Support the news
By JudyAnn Bigby
Massachusetts Secretary of Health and Human Services
Lawmakers in Washington are still working on a national model for health care reform. Massachusetts is focused on continuing the successes of health care reform and on the next phase of reform that will bend the curve in the rate of health care spending growth. Left unchecked, health care spending in Massachusetts is projected to nearly double to $123 billion in 2020. By contrast, if we can hold our spending to the rate of growth in the state’s GDP, spending would be $107 billion by 2020. In order to achieve the state’s Health Care Quality and Cost Council (HCQCC) goal of moderating health care spending increases to no more than the rate of growth of the GDP spending needs to decrease by a total 7% between 2010 and 2020.
Earlier this month, researchers from the RAND Corporation, an independent policy research organization, presented a policy brief, Controlling Health Care Spending in Massachusetts, to the HCQCC. The state’s Division of Health Care Finance and Policy commissioned RAND to develop a menu of potential cost containment strategies after consultation with the HCQCC and other Massachusetts stakeholders.
The report, which is unique to Massachusetts, provides analysis of 12 possible interventions that the researchers conclude have the most promise to cut spending in Massachusetts out of more than 75 broad approaches considered.
The final recommendations fall into four general categories of policies that could control costs: reforming the payment system; redesigning the health care system to support primary care, prevention, and chronic disease management; reducing waste; and encouraging consumers to make good health choices.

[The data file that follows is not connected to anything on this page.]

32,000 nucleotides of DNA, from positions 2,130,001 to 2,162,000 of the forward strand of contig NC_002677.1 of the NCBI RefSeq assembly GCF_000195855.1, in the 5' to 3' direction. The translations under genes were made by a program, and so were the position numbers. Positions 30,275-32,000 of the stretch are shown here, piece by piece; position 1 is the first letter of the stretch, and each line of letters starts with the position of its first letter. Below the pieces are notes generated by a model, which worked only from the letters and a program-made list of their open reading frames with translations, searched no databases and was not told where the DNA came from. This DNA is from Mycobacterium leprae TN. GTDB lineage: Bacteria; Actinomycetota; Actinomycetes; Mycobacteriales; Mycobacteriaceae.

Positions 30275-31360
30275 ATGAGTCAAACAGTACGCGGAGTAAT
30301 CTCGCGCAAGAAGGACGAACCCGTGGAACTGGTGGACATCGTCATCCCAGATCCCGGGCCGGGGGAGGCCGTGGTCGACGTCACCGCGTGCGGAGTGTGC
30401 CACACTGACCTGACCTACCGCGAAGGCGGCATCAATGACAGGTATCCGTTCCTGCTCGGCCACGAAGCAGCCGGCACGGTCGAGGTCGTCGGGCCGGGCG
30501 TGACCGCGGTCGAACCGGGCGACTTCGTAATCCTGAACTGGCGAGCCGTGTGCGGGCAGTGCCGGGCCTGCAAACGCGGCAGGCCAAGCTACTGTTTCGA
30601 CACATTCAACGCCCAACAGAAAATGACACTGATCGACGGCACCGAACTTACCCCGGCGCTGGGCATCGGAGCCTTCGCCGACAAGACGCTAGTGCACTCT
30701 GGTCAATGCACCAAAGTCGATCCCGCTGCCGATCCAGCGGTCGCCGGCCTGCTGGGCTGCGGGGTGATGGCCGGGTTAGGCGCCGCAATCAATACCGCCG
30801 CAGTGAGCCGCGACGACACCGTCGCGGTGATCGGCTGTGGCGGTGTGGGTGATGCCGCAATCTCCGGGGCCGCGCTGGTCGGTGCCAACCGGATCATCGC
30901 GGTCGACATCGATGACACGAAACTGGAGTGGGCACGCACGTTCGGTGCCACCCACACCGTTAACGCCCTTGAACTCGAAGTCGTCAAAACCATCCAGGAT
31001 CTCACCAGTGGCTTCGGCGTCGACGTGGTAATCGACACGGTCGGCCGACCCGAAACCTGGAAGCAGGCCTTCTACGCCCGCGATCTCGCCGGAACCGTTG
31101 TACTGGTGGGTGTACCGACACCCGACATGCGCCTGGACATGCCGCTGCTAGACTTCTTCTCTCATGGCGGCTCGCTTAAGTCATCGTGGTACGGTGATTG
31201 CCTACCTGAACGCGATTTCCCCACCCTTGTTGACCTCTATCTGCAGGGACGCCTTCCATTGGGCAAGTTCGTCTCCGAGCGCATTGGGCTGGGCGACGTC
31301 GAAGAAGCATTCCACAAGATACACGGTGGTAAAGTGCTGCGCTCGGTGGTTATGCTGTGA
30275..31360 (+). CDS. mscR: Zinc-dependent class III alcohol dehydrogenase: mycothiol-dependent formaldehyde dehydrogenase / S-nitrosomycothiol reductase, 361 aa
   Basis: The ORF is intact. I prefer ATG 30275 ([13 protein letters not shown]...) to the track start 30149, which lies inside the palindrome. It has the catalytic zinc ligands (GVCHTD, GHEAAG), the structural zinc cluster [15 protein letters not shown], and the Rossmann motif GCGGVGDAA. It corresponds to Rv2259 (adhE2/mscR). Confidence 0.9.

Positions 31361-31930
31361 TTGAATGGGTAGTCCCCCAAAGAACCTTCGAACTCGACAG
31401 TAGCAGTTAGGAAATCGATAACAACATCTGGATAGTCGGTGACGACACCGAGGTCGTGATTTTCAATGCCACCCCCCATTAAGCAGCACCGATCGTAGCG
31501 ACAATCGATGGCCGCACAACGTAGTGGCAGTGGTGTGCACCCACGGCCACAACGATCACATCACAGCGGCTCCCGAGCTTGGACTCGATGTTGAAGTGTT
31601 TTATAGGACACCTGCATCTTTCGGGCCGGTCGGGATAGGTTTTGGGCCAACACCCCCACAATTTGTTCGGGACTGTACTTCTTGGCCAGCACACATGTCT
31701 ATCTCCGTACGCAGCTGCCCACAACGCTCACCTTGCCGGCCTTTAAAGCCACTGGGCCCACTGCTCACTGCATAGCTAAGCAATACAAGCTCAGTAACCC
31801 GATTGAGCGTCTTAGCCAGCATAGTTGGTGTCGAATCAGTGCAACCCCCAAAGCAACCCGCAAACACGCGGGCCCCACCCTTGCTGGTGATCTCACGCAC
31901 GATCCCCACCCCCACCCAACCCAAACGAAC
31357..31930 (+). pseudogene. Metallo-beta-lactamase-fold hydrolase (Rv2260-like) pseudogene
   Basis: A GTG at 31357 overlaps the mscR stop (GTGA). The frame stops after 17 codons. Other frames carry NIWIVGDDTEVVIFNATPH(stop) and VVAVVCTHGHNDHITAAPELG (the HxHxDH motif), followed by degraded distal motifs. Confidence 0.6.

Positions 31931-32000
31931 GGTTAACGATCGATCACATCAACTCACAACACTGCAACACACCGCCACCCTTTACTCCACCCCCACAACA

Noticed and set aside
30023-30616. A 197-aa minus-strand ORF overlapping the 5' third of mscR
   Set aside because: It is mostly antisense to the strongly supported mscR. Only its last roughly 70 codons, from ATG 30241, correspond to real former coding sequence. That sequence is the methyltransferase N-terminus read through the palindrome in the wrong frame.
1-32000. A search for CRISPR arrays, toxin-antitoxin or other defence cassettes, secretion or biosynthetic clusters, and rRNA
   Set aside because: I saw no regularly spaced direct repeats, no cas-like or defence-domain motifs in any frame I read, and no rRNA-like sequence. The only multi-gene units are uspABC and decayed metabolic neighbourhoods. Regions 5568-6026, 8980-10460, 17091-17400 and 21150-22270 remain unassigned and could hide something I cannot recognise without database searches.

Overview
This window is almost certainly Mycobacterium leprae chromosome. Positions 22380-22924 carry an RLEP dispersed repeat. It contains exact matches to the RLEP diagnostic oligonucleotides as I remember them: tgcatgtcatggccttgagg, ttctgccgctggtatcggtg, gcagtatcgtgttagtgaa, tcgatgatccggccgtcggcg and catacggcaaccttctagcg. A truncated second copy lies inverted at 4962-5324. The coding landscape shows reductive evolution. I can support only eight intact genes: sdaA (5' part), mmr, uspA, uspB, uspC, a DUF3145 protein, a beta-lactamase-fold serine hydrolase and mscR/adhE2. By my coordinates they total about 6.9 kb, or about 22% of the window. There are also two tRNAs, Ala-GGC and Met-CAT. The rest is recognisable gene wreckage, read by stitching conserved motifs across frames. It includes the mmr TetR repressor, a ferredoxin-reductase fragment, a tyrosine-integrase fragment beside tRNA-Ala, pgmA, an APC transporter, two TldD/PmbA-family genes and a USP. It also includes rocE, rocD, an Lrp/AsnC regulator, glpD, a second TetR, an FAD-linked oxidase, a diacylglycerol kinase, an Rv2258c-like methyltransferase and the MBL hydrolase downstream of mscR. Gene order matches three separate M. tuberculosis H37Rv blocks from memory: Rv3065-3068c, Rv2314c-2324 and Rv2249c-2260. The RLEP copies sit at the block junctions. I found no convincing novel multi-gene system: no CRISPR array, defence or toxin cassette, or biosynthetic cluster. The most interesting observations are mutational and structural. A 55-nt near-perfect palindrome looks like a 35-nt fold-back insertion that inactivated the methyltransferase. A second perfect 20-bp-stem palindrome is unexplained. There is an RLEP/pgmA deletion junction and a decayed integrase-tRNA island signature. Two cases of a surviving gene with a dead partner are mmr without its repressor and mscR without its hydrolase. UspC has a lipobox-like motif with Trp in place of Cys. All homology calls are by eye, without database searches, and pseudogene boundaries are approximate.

These recommendations will be helpful as we continue to work with a diverse group of stakeholders to develop payment reforms that will promote quality, efficient care in Massachusetts.
Five of the top six approaches in the RAND report deal with the way we pay for health care and are consistent with the recommendation by the state’s Special Commission on the Health Care Payment System to move away from a predominantly fee-for-service system. One promising option is to implement bundled payments, which could decrease spending between 2010 and 2020 by up to 5.9%. In this scenario, providers would receive a single payment for all services related to a treatment or condition (for example for diabetes management or coronary artery bypass graft surgery), instead of each provider receiving a fee for every service delivered. Tied to specific quality measures, this methodology shows promise for moving incentives away from billing for more services toward providing coordinated care with providers held accountable for the outcomes.
Other approaches analyzed by RAND include developing patient centered medical homes and implementing health information technology. They are examples of two approaches that require investment and may not save a lot of money, but the good news is they could be cost neutral. Improving the delivery of primary care is something we must do and implementing health information technology in a comprehensive coordinated fashion is a top priority for the state.
As we work with our partners to find the right solutions for Massachusetts, it is clear that there is no silver bullet for controlling health care costs and spending. RAND estimates the impact of various options individually, but it’s likely that a combination of approaches will be necessary.
In September, the HCQCC will approve a road map to cost containment that will lay out how some of these and other strategies for cost containment could collectively hold down costs and how they could be implemented.
Most of these options would require significant investments of time and dedication on the part of all stakeholders to ensure that efforts bring about the greatest opportunities for savings. Massachusetts achieved near universal coverage by engaging a coalition of stakeholders representing the government, consumers, business and providers. Achieving a cost containment strategy will require the same collaborative effort.
RAND’s thoughtful and comprehensive report will be an important building block as we continue to move forward in partnership with stakeholders in a deliberate and well thought out manner to control costs while maintaining access and quality as priorities.
This program aired on August 19, 2009. The audio for this program is not available.
Support the news